For proper dinners there were The Painted Lady in Newberg and Bistro Maison in McMinnville. From the first I experienced a salad of tender fingerlings coated in a grainy mustard dressing, a layer of naked frisee, and a confetti of crunchy/velvety duck confit. After that came a slow-roasted wild salmon (brown sugar brined, according to the server) on an oozy mound of of chanterelle mushroom risotto. Consumed more wild mushrooms at Bistro Maison. It studded the rich coq au vin, just after the pork rillettes with cornichons. There are photos from neither of these because it was too dark and the images were shaky. I'll blame it on the time of day and not on the amount of wine.
I stopped by one road to take some photos when I first noticed all the hazelnuts on the ground around me. For whatever selfish reason, I picked up a scattered few, figuring there would still be plenty left after my little harvest. I picked up the smooth shells or a few in their thorny bunches and placed them into a plastic bag and made off with my booty. Later that night at dinner, I overheard the table next to me talk about the hazelnut farmers and how the price for their crop had dropped ridiculously this year. They would only be getting 50 cents a pound for all their labor. They got $2.50 last year. I remembered the rumpled plastic bag sitting in my car and briefly considered driving back to said grove to "re-distribute" the nuts. Instead, I forgot about them, discovered them in my suitcase, and used them for ...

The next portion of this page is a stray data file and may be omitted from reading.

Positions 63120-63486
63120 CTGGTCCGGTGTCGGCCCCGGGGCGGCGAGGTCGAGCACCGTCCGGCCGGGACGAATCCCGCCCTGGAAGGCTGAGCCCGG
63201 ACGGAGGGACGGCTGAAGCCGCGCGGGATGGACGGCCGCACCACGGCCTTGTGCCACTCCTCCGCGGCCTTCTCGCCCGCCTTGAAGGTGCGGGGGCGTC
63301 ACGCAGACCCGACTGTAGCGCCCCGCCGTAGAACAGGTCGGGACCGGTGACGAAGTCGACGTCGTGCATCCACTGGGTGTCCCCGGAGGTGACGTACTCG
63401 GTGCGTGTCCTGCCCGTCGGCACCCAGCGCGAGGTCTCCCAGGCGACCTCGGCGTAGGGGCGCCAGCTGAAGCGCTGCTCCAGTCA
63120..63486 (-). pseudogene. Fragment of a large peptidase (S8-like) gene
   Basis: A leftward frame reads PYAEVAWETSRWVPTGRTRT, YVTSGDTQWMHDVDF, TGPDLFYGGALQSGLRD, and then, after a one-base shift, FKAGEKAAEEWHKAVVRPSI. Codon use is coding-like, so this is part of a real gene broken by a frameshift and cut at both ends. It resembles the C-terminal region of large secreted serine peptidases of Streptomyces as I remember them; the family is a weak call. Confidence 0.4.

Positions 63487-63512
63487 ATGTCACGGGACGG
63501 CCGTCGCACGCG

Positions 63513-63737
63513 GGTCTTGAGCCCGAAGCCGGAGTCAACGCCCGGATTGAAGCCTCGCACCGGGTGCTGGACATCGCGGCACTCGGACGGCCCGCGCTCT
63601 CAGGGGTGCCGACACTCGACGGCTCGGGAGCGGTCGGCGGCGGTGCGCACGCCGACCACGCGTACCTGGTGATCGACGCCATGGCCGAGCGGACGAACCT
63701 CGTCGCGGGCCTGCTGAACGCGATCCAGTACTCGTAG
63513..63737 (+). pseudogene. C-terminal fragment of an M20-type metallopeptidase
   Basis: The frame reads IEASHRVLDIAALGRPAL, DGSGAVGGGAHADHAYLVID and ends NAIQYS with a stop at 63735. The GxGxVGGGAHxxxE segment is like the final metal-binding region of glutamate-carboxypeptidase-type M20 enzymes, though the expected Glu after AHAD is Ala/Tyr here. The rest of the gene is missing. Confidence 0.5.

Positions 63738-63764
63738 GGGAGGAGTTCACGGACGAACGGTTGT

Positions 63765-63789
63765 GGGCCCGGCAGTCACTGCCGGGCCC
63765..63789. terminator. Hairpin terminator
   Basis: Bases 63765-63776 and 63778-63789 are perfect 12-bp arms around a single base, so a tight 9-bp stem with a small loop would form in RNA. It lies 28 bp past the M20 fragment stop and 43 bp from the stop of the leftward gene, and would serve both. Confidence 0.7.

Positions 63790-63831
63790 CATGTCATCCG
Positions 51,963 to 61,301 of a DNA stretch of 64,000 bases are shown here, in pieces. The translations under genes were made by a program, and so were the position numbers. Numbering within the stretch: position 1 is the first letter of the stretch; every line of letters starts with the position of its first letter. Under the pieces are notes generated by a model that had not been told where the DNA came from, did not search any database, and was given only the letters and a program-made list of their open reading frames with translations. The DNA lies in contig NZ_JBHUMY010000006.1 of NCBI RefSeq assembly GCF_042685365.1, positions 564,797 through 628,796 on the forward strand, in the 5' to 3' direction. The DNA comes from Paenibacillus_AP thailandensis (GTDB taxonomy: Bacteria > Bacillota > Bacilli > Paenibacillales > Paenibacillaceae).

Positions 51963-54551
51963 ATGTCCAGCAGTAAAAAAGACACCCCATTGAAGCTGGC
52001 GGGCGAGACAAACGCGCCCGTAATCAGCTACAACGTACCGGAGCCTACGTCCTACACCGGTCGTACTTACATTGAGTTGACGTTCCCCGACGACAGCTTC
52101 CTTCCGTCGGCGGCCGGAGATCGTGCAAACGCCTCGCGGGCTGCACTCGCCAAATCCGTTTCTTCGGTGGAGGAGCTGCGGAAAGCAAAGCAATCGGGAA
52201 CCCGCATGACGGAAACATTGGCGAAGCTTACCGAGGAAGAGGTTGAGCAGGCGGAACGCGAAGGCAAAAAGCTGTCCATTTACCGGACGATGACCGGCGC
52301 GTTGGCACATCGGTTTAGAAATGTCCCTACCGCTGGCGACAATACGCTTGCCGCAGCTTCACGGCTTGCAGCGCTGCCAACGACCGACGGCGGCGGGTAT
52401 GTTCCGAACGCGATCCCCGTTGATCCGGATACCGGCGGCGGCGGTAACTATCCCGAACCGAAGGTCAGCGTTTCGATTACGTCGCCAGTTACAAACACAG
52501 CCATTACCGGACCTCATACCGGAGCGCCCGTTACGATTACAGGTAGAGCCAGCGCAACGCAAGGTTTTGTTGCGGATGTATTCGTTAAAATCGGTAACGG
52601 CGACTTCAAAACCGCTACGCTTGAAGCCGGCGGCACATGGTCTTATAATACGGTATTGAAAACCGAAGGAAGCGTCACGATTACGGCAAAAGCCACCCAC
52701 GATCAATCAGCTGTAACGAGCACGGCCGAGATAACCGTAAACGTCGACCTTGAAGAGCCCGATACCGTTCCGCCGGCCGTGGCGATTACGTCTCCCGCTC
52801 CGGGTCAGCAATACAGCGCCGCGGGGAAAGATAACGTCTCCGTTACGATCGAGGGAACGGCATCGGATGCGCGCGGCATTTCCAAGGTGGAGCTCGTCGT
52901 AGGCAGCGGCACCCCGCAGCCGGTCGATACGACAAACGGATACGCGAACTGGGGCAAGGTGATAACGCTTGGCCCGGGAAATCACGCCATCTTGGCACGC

A Midnight Snack to Invoke Vacation Memories